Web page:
"The awards celebrate the tremendous time, energy and creativity these students have put into making Wellington and our communities great places to live and learn.
"Congratulations to all of our winners. It shows just how many talented young people we have in our Capital city," he says.
Eighteen students from 11 Wellington secondary schools are being recognised for everything from building a prosthetic arm for a child, to volunteering in the community and campaigning for change.
Deputy Mayor Sarah Free says the awards, which have run since 2014, highlight the contribution our rangitahi (young people) make to the Wellington community.
"You can see them working on national appeals, participating in environmental restoration projects regardless of the weather, spear-heading exciting initiatives in science, technology and cultural wellbeing, supporting the elderly and mentoring their contemporaries.
"These are the country’s leaders-in-the-making, making their mark in our communities and on the national and international stages. We are proud of having such fantastic young people calling this city home.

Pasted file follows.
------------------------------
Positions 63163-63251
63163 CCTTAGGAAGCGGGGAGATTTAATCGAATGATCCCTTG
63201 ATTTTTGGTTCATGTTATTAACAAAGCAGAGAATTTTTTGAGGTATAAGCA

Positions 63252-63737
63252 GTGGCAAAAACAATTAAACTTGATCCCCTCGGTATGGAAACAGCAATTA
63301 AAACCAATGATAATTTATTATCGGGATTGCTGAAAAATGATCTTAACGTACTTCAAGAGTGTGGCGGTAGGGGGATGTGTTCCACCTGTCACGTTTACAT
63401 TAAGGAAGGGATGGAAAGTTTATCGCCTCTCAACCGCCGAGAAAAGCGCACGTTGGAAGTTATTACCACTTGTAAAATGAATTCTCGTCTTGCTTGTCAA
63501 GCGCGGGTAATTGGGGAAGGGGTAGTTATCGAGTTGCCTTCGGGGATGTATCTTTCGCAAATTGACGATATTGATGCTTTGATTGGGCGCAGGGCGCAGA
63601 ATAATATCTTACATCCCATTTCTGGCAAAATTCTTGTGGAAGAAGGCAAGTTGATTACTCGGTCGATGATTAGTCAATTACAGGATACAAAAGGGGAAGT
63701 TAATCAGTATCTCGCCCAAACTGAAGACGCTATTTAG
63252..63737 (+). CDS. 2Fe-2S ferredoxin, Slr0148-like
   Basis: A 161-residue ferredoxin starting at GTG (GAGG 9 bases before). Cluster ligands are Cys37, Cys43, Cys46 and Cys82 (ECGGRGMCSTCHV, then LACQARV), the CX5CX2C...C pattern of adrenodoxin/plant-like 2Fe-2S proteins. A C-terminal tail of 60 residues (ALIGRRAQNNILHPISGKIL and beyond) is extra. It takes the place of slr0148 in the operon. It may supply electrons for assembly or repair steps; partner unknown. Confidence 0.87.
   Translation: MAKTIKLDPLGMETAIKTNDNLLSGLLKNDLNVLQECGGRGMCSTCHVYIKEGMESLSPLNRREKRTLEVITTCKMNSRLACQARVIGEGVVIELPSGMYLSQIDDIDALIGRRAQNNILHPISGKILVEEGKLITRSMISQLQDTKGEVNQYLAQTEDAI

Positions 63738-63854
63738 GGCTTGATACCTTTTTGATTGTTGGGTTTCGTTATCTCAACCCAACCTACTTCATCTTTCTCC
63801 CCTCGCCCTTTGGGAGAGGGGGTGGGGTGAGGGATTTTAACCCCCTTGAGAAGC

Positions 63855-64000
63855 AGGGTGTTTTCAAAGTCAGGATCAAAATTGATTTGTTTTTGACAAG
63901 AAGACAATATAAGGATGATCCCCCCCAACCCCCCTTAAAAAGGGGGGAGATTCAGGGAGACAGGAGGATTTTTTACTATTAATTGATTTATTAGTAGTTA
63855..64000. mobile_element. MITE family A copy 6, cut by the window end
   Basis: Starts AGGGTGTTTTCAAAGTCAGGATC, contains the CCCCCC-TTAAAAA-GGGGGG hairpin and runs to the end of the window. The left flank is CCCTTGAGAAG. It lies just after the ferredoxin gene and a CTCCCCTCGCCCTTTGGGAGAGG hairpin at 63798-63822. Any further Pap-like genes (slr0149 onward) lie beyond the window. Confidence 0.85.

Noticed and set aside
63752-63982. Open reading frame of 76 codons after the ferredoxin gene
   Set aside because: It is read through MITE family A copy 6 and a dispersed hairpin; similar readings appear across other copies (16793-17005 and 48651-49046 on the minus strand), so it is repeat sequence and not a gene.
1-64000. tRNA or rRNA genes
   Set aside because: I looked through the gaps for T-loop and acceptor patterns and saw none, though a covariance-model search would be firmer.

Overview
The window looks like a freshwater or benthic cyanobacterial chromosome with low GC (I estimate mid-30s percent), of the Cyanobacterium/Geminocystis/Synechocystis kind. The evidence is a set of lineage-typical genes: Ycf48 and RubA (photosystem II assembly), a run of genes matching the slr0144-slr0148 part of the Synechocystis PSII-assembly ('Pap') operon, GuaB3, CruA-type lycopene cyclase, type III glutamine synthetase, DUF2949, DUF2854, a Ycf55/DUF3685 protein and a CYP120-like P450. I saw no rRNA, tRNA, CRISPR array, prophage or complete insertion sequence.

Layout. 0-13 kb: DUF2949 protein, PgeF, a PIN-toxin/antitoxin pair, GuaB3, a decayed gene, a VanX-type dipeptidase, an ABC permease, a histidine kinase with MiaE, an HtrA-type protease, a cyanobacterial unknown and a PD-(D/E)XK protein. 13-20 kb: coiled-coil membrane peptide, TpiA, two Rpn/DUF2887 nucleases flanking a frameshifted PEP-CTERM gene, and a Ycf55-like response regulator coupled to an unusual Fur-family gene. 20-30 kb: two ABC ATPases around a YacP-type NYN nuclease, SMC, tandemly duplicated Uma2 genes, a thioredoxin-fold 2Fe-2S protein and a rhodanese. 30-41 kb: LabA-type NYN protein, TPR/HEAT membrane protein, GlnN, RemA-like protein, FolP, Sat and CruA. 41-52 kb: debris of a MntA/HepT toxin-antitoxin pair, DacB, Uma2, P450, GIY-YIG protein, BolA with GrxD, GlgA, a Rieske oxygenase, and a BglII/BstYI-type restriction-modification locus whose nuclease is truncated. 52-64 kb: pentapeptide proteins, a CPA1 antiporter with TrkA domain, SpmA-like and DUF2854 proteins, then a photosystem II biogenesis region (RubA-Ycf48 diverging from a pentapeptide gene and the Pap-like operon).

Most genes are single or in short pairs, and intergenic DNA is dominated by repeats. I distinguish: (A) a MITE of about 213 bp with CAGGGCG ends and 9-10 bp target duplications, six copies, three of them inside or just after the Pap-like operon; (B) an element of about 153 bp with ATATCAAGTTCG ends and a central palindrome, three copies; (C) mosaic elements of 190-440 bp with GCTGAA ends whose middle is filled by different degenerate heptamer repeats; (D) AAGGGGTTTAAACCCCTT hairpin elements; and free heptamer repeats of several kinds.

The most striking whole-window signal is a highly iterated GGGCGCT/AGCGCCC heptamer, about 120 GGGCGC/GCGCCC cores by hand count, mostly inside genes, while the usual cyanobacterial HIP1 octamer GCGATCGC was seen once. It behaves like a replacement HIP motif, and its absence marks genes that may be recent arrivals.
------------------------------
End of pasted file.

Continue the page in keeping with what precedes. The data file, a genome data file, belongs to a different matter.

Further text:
"We also pay tribute to the mahi of their teachers, families and communities who have supported them in their endeavours", says Deputy Mayor Free.
This year’s winners include three Year 10 Scots College students, recognised for designing and building an affordable prosthetic arm, with a bionic hand.
A chance meeting at a school Open Day, introduced Lachlan Stinson, Liam Frampton and Benjamin Trolove to 3-year-old Avery and her parents. The boys had already designed a prototype of an arm, for a school project and were looking for someone to test it on.